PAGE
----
“We lived in a little yard, you know, and we had a tap at the bottom where we all would draw our water and we only had a bath once a week, like you do now, I suppose!”
Esther didn’t answer, but felt herself blush with embarrassment, wanting to also change things at home for them all. Mrs. Green continued,
“We used to have a bath every Friday night and our tin bath would be filled with kettles of water and we would wash in front of the fire. Like you, we had only one living room and the stairs went up from the front room, and we had no carpet on the stairs either”.
Esther winced as she heard this.
“Our stairs were scrubbed weekly until they shone, and Mum would get up early in order to sweep the beetles and cockroaches out of the kitchen. She was so particular with her brush, scrubbing every day. I remember how she bashed her home-made peg-rug out on the line in the yard with her broom-head. The rent for our home was about four shillings, and that was collected by a chap from Higham every Friday night. We didn’t have the luxury of a boiler room, but barns in the middle of the yard where folk did their washing and some of those overlooked the Grove”.
Esther, still not wanting to go home, just listened to how life used to be and this helped her to place herself somehow more easily in life. As she stood outside the corner-shop door (with Easter Eggs on display, even though it was barely February) Mrs. Green continued,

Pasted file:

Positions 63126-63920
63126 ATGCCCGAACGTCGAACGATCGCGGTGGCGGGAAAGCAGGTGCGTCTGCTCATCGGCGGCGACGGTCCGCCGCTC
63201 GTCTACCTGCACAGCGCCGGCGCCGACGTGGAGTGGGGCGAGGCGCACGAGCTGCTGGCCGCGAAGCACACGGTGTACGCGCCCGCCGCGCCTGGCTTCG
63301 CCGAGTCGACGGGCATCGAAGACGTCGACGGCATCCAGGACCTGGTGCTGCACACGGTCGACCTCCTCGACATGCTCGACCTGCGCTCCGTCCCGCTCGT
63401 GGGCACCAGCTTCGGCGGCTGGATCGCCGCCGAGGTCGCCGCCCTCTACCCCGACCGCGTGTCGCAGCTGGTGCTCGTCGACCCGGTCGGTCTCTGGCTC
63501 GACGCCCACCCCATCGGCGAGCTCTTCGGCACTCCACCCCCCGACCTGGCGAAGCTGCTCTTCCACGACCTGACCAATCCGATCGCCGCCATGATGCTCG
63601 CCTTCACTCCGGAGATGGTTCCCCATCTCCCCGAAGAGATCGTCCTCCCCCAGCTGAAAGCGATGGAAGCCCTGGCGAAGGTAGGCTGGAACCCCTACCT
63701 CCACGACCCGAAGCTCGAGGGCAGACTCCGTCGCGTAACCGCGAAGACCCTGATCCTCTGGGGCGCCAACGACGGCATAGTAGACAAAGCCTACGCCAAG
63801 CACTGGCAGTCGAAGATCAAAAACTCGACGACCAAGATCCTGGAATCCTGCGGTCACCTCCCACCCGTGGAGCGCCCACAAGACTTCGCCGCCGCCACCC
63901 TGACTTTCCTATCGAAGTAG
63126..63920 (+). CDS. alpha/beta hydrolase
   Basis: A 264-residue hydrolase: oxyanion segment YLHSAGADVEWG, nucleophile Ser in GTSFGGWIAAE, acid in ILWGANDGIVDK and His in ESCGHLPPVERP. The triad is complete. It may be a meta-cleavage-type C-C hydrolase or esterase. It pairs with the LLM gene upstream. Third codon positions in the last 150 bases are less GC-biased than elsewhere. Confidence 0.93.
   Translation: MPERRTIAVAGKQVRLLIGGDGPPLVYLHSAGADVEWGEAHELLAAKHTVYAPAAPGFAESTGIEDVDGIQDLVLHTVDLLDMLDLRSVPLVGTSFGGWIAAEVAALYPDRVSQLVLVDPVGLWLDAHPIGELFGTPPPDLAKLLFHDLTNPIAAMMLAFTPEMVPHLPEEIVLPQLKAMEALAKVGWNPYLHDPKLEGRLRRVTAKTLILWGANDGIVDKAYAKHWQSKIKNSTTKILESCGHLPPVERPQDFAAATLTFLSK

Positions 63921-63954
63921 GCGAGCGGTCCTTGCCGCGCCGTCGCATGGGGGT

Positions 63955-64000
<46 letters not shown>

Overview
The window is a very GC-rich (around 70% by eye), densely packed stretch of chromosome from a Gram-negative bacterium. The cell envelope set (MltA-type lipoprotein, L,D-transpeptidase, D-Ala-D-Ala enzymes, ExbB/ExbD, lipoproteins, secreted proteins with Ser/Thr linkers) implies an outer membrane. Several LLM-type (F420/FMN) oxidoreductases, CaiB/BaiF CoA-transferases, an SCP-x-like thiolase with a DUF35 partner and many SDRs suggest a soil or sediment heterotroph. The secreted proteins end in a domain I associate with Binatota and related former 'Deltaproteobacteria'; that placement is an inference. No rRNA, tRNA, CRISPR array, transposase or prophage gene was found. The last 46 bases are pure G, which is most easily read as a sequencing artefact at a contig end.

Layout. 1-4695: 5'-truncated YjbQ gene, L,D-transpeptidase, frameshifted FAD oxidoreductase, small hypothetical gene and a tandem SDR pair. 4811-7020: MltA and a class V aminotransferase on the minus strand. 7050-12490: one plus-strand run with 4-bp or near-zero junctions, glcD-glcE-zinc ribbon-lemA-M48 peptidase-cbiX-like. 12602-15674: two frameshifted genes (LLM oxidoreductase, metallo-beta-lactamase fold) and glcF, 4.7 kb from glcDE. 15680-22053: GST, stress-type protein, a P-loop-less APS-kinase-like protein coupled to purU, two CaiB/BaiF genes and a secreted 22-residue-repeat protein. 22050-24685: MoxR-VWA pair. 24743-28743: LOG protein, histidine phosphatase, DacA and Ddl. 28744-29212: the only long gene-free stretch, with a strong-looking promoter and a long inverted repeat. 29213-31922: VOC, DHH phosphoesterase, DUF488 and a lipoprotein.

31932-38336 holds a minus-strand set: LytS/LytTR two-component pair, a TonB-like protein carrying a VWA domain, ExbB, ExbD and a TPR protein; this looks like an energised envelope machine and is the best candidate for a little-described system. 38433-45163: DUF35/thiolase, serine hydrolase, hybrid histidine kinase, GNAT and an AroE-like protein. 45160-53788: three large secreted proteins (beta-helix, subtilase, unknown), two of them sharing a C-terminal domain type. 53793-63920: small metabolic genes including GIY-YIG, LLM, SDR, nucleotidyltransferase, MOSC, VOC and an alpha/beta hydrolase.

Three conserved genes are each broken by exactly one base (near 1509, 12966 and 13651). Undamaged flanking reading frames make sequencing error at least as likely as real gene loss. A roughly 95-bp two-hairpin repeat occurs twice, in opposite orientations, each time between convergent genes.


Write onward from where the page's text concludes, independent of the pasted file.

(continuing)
“Years ago we could all leave our doors open without fear. Our lovely Mum never lost her temper and was as gentle as your mum, Esther”.
Esther thought of Joe and how sanity left him most days and inebriated, unbridled rage took hold.
“It didn’t seem possible, but I remember how, in his spare time, my Dad used to make our shoes,” continued Mrs. Green, “but he used to cut them out and then he would take them to the Co-op to be skived at the shoe factory. Then after the uppers had been made, he would put them on a last and carefully attach them to the soles. You may find this hard to believe, but I was wearing the shoes he had made right up until I was sixteen. He worked at a shoe factory over five miles away and walked both ways. If that wasn’t enough, after a wash he would cheerfully go up to his garden-fields to gather the crops of his home-grown vegetables. It would be my job to go round the village selling carrots and onions”.
All Esther’s stepfather might manage was to tumble from beneath his eiderdown after a third cup of morning tea and then, with all engines firing and still in a state of inebriation from the previous night, drag his poor dog down the stairs.
It was whilst they were walking past the most recently built houses that this kindly lady opened her cardigan at her neck and hung in her dry, rough, stained hands a topaz necklace.
“My mother brought me this from Cox’s general store when I was a small child. We had just been to the pot stall that would be held every Friday night down where the Health Centre is now. All sorts of china would be set out in the square and anyone wanting a pot would go down there”.
She talked, as she walked with a hint of a limp – only when tired – about how she got infantile paralysis when she was eight, and how she had been really lucky, when three local boys at the time had been left with a lasting disability. Then she grew brighter as she remembered the happy times with her husband and that helped her with the loss now, with her lonely house but wonderful neighbours and friends in Finedon town who, for the most part, really cared then, in the swinging happy sixties.